#40 Tuukka Rask

#40 Tuukka Rask

Tuukka Rask – Chad Johnson: Rask was a monster for the Bruins last season in both the regular season, and the playoffs. This is why it was a no brainer for the B’s to give him an 8 year contract extension worth $7.5 million per season. Rask should have been a Vezina finalist last season, but was denied. It isn’t out of the realm of possibility for the him to win a Vezina or two during the length of his new extension though, as he is a top 5 goaltender in the NHL. I think the Bruins’ defense will be much improved this year, and no one is going to benefit more than Tuukka. Hopefully he can be a horse for the B’s as they try and get back to the Stanley Cup Finals. Johnson was signed in free agency out of Phoenix and will serve as Rask’s backup to start the season. I personally think that Niklas Svedberg should have gotten the opportunity instead, but he was sent down for what I believe to be salary cap reasons (Johnson makes half of what Svedberg makes). Hopefully Johnson can play well for the Bruins, as backups are totally underrated when it comes to the success of an NHL team during the regular season.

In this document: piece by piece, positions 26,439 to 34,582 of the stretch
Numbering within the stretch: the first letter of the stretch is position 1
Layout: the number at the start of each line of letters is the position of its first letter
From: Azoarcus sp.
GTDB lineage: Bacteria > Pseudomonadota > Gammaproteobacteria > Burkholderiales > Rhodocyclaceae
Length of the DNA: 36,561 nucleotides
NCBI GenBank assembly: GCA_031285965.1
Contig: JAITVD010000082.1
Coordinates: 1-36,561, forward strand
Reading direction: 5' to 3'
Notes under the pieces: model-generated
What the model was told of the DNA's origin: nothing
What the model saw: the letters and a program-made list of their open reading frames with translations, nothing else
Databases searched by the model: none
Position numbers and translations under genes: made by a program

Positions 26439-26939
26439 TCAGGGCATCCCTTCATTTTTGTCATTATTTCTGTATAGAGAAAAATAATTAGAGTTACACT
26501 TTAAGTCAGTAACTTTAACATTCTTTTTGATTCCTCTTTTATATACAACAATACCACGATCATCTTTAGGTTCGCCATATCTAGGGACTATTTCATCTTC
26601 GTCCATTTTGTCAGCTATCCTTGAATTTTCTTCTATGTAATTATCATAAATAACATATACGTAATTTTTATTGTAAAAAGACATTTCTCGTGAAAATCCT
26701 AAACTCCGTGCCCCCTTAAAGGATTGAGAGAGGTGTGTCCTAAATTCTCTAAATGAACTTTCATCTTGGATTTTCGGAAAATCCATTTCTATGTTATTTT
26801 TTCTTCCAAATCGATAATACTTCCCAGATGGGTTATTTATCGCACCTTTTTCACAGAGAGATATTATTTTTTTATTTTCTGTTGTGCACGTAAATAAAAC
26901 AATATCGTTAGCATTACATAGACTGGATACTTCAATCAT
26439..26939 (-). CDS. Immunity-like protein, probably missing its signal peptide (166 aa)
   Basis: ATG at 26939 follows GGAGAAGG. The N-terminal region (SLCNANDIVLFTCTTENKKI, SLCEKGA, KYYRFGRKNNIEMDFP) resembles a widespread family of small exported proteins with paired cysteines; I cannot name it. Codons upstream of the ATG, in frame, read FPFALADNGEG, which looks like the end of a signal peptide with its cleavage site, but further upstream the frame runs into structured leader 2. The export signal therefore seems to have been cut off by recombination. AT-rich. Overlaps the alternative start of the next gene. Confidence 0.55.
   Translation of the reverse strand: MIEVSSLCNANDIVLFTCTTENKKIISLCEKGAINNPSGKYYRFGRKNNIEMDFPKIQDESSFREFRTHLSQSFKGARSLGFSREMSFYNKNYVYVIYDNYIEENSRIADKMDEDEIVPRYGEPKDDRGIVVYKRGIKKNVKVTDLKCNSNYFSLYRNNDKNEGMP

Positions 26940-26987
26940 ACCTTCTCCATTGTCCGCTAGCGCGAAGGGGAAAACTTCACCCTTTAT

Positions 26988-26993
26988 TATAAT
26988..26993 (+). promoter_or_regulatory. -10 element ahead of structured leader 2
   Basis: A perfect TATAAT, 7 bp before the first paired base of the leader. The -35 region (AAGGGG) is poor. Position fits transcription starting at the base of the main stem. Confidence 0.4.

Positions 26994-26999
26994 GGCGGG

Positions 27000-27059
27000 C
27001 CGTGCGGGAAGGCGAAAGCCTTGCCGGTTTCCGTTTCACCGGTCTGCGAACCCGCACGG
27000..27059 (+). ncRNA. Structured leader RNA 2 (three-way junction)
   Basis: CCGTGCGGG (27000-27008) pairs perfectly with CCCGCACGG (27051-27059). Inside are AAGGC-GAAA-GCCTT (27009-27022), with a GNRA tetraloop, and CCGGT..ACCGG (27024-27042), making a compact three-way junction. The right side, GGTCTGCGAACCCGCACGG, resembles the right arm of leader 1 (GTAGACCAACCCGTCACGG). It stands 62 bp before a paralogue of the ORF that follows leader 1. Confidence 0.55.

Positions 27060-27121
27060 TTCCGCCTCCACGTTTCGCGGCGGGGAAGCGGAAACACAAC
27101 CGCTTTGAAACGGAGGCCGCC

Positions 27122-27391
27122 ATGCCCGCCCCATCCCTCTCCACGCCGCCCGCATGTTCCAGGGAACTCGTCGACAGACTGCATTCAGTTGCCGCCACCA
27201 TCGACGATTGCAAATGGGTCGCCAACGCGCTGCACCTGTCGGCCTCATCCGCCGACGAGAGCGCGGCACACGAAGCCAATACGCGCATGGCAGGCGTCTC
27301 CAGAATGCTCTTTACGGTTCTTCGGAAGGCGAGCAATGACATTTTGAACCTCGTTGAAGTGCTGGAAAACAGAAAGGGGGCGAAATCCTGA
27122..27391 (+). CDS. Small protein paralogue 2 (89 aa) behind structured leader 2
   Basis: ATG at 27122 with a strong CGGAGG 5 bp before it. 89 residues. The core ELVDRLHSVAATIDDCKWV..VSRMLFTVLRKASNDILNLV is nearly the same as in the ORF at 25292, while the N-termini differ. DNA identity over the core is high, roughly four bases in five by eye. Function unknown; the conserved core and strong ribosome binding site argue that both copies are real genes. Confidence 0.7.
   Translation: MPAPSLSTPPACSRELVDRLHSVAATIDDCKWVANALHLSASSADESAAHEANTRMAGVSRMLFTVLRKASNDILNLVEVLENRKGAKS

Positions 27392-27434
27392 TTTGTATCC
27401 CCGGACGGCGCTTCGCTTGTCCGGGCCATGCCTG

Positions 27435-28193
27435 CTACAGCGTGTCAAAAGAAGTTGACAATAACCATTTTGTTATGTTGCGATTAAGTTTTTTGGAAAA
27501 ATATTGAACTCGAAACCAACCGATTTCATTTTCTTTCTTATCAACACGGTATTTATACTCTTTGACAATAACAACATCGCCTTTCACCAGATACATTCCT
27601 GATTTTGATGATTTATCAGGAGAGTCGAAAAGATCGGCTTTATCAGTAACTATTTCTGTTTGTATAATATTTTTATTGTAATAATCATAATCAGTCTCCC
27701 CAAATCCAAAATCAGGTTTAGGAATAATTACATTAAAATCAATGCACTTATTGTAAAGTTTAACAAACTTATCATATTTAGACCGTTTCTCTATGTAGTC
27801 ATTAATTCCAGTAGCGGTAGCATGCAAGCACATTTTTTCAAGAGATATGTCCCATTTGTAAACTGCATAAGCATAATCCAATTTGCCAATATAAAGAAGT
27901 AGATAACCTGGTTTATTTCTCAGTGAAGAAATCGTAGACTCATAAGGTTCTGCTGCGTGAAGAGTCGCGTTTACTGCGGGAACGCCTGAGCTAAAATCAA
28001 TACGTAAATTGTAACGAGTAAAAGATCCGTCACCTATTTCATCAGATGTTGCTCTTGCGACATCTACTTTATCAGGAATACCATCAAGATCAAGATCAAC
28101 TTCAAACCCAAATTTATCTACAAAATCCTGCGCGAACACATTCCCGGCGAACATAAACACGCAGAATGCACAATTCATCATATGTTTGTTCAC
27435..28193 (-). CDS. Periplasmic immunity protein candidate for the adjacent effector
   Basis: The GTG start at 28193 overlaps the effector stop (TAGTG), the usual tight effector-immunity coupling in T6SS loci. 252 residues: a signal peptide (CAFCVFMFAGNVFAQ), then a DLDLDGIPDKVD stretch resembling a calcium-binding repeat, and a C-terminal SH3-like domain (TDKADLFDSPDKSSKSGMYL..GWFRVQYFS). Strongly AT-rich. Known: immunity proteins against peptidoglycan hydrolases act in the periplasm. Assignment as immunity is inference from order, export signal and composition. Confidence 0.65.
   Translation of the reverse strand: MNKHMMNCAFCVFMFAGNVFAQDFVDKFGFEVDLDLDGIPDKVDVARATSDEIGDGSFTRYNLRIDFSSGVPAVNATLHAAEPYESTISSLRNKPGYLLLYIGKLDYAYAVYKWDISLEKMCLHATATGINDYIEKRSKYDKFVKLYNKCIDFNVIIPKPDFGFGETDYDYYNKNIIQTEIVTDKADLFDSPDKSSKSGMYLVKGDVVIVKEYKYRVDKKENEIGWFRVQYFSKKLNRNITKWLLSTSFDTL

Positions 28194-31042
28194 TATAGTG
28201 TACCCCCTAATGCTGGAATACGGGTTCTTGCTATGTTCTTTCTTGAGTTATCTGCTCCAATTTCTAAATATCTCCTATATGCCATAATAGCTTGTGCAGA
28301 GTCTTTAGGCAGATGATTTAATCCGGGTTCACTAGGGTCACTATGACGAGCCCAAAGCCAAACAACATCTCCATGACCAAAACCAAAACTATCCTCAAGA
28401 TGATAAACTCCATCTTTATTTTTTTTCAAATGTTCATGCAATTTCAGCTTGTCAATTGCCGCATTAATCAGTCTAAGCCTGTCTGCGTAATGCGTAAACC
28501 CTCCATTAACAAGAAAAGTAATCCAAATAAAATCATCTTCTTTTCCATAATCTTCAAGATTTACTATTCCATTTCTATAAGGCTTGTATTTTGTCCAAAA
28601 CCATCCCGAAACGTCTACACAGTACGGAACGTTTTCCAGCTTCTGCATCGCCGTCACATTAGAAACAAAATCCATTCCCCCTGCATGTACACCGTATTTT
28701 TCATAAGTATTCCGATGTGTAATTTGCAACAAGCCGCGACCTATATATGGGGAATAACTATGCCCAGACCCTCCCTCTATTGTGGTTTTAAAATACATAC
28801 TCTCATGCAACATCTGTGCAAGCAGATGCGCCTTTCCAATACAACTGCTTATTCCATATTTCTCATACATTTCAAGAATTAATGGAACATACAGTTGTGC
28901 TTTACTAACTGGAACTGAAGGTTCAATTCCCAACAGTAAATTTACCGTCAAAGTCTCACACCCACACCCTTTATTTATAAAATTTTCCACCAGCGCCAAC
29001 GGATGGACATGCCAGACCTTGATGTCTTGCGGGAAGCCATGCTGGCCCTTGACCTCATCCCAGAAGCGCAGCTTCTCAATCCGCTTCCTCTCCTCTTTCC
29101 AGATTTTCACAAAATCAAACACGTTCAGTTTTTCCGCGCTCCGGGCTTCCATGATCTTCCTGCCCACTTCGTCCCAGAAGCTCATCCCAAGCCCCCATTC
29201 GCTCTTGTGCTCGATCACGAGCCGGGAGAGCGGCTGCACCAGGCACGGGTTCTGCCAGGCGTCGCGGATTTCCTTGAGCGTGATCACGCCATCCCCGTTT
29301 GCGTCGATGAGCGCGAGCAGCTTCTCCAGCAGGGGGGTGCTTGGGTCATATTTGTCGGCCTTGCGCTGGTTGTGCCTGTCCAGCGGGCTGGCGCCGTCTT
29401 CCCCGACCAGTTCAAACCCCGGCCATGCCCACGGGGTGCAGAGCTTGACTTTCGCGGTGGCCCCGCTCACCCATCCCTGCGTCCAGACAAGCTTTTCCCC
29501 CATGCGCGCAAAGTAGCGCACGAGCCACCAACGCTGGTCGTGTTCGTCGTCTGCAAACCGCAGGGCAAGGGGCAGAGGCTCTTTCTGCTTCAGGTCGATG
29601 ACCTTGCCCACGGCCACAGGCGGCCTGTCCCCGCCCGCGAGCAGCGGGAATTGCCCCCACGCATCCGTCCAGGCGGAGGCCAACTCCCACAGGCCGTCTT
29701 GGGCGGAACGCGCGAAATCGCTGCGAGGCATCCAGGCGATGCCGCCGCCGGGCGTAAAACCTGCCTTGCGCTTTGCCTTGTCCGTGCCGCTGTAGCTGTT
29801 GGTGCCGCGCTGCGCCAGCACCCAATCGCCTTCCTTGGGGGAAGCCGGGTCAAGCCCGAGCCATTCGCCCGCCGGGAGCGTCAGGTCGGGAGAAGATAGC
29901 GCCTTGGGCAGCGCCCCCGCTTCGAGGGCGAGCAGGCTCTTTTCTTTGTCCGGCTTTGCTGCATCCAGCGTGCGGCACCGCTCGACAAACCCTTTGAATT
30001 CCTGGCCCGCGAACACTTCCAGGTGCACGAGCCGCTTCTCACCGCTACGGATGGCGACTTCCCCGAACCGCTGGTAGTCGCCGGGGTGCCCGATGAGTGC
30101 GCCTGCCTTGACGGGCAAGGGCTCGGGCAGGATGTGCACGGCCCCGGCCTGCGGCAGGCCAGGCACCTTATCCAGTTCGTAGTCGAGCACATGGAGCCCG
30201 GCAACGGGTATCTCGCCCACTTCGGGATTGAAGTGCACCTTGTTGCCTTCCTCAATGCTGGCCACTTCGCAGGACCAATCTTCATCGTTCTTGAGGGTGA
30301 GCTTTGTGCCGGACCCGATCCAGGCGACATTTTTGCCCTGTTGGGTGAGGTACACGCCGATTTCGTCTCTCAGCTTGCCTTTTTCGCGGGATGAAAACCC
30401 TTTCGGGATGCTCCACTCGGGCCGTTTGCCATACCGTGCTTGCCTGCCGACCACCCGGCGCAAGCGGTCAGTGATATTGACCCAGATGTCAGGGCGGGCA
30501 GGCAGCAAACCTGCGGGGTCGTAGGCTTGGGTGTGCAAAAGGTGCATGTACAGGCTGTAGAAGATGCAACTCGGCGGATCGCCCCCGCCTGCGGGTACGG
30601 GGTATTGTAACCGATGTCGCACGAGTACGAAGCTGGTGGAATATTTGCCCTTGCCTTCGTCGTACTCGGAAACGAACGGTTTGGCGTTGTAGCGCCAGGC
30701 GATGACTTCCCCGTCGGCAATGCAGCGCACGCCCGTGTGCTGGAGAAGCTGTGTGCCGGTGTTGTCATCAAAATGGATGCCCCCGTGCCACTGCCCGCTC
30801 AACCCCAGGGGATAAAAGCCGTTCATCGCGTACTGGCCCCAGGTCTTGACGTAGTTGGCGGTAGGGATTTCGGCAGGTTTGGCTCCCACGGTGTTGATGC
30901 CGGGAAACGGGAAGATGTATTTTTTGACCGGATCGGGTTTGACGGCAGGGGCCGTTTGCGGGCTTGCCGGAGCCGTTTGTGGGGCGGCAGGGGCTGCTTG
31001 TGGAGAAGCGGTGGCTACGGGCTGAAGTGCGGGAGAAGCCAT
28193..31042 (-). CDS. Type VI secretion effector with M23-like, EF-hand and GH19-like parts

For further reading into the upcoming season, you can look into the newly formed Atlantic Division and what that means for the Boston Bruins here. You can also look at BST&N’s top ten games to look forward to this season here.

You can follow me on Twitter here: @Mattjacob64